We asked a range of authors, artists, and poets to suggest the books that bring them solace or understanding in this age of political rancor. Two dozen or so responded. Here are the thoughts of Kwame Alexander, whose novel-in-verse The Crossover won the 2015 Newbery Medal, the highest honor in young people's literature.
Latest book: Solo (with Mary Rand Hess; out August 1)
Also known for: The Crossover
Recommended reading: Literature is instant access to humanity. It's the one art form that allows us to walk in someone else's shoes for a while and experience lives we might not otherwise understand. It also allows us to find mirrors of ourselves, of our best selves, in times when we feel alone and unsure of the world. And right now the world feels a little crazy. Books are these worlds within a world—safe places to tramp in anxious times and return gently to our own living world, more aware, more fulfilled and hopefully more inspired and courageous. And that is why Mary Rand Hess and I set out to write books like Solo, taking readers on a character's life-changing journey for the sake of the experience, for the sake of humanity. This is rock and roll and redemption, baby! These are the journeys that run deep, and the ships we take come early and often. We can take as many ships as we like, as often as we like. We only need to choose the right ones.
There are so many incredible books that speak to our times, stories that take place in the past, present, and future. Stories that connect us to our ancestors or people who lived like our ancestors, or to the people who paved the way for our world today—stories like The Underground Railroad, All The Light We Cannot See, Freedom Over Me, March. Stories for adults, teens, and children. Stories that grab hold of us and show us all the pain and beauty that races through and weaves between covers—books like Speak, Pax, Brown Girl Dreaming, Radiant Child, Bridge to Terabithia, As Brave as You, The Chronicles of Narnia, The Tale of Despereaux. Selected Poetry of Nikki Giovanni (and Langston Hughes and Pablo Neruda). The Crossover and The Playbook (you know I had to mention those, right?) and so many more. Books that will stick with us, comfort us, and strengthen us, long after we've read them. Books that will connect us to each other.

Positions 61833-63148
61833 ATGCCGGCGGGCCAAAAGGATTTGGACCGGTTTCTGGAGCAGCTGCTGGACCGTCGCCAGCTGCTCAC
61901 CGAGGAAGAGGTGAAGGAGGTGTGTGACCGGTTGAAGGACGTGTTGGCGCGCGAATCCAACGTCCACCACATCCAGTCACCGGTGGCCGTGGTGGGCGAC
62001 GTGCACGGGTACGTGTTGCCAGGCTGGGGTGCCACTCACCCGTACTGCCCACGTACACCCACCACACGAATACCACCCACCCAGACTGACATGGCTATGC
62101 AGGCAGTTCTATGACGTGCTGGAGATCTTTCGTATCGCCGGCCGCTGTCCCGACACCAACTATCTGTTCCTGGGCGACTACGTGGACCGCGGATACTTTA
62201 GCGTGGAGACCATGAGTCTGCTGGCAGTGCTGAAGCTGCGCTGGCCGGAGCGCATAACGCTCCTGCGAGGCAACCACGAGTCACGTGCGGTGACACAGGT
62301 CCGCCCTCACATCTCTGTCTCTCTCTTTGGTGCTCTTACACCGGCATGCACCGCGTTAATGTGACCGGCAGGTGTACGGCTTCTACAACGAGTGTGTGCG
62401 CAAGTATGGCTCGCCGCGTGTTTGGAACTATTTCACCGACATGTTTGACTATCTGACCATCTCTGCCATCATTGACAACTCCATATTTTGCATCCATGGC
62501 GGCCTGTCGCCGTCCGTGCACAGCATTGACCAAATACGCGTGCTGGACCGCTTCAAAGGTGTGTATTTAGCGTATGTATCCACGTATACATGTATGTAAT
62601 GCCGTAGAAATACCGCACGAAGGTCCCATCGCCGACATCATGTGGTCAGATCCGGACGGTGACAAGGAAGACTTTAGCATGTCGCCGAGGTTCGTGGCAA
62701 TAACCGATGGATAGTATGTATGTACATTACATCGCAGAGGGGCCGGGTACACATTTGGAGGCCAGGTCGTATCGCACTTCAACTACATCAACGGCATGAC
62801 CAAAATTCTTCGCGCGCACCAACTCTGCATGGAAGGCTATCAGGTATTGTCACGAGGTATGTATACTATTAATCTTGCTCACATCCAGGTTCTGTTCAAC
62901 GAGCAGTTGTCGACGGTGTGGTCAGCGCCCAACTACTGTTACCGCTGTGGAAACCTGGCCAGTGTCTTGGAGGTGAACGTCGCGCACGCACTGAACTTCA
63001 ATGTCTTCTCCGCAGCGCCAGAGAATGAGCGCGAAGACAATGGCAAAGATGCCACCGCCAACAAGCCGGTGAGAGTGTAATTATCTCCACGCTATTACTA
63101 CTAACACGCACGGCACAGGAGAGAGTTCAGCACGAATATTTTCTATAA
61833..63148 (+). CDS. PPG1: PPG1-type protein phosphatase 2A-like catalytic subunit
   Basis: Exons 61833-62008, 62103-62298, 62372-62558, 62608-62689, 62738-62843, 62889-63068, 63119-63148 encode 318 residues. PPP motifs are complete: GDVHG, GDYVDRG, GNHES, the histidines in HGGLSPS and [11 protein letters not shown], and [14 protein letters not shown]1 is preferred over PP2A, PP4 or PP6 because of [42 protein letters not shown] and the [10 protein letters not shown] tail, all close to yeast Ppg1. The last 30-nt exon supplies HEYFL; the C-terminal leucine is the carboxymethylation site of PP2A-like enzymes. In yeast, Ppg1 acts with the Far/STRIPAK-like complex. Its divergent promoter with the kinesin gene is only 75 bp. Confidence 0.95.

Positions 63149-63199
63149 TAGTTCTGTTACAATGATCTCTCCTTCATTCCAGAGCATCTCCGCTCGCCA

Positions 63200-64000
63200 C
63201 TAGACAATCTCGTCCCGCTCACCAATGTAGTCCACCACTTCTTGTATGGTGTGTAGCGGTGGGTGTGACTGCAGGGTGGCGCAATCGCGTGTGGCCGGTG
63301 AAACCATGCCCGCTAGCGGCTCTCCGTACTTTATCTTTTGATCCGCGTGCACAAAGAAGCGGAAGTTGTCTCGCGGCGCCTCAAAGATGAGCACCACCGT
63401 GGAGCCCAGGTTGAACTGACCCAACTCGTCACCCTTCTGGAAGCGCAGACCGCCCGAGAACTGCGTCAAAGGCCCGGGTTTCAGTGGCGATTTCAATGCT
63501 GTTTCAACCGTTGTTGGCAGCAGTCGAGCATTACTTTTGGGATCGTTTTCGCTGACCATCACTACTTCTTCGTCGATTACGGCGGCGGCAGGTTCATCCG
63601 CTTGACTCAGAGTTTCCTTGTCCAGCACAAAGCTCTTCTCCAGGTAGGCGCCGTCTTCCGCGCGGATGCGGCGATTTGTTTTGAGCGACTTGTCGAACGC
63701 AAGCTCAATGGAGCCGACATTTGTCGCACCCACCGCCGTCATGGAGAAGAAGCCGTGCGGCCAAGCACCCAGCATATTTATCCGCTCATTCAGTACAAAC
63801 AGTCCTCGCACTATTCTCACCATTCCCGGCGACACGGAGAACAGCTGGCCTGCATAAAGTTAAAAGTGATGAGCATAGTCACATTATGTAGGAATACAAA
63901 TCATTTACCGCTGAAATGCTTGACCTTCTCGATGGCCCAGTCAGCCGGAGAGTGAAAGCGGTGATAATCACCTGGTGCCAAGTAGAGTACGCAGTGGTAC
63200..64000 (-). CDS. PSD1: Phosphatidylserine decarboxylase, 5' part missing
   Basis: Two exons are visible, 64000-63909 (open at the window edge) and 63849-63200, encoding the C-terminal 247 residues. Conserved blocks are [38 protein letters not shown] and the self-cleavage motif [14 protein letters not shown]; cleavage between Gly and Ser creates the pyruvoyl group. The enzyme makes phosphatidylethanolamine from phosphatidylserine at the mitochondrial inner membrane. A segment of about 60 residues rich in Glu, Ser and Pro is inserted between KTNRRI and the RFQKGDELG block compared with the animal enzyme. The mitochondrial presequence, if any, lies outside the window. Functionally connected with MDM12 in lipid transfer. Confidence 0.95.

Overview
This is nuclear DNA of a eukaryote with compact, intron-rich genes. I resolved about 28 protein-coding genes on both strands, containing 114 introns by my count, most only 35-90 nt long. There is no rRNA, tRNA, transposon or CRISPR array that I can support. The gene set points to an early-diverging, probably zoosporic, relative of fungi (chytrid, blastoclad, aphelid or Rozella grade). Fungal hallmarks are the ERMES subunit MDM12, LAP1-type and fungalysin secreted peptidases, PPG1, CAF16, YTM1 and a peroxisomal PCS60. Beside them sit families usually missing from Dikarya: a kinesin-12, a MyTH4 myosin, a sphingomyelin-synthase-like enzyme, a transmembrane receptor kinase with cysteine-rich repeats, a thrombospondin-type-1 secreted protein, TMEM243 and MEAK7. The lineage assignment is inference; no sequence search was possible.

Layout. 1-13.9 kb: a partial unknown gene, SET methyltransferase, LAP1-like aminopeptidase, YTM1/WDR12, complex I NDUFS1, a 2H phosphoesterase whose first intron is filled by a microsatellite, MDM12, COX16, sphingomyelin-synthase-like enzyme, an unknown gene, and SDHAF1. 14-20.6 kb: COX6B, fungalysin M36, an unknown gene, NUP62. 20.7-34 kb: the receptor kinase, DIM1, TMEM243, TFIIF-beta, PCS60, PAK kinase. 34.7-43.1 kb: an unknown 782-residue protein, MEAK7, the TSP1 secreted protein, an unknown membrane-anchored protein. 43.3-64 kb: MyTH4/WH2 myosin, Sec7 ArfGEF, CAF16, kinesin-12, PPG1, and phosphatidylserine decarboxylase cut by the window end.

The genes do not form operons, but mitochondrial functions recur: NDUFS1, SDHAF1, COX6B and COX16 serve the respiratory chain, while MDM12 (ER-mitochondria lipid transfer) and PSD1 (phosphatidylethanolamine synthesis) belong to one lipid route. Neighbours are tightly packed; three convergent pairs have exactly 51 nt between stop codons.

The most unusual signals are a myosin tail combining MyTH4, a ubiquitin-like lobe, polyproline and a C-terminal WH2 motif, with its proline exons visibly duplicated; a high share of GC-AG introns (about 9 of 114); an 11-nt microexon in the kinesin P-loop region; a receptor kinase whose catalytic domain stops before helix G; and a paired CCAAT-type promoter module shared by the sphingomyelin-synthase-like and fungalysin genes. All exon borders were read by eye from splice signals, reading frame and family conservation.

P.S. Read Rumi!
So far in this series: Kwame Alexander, Margaret Atwood, W. Kamau Bell, Jeff Chang, T Cooper, Dave Eggers, Reza Farazmand, Piper Kerman, Phil Klay, Alex Kotlowitz, Bill McKibben, Rabbi Jack Moline, Siddhartha Mukherjee, Peggy Orenstein, Wendy C. Ortiz, Karen Russell, Tracy K. Smith, Gene Luen Yang. (New posts daily.)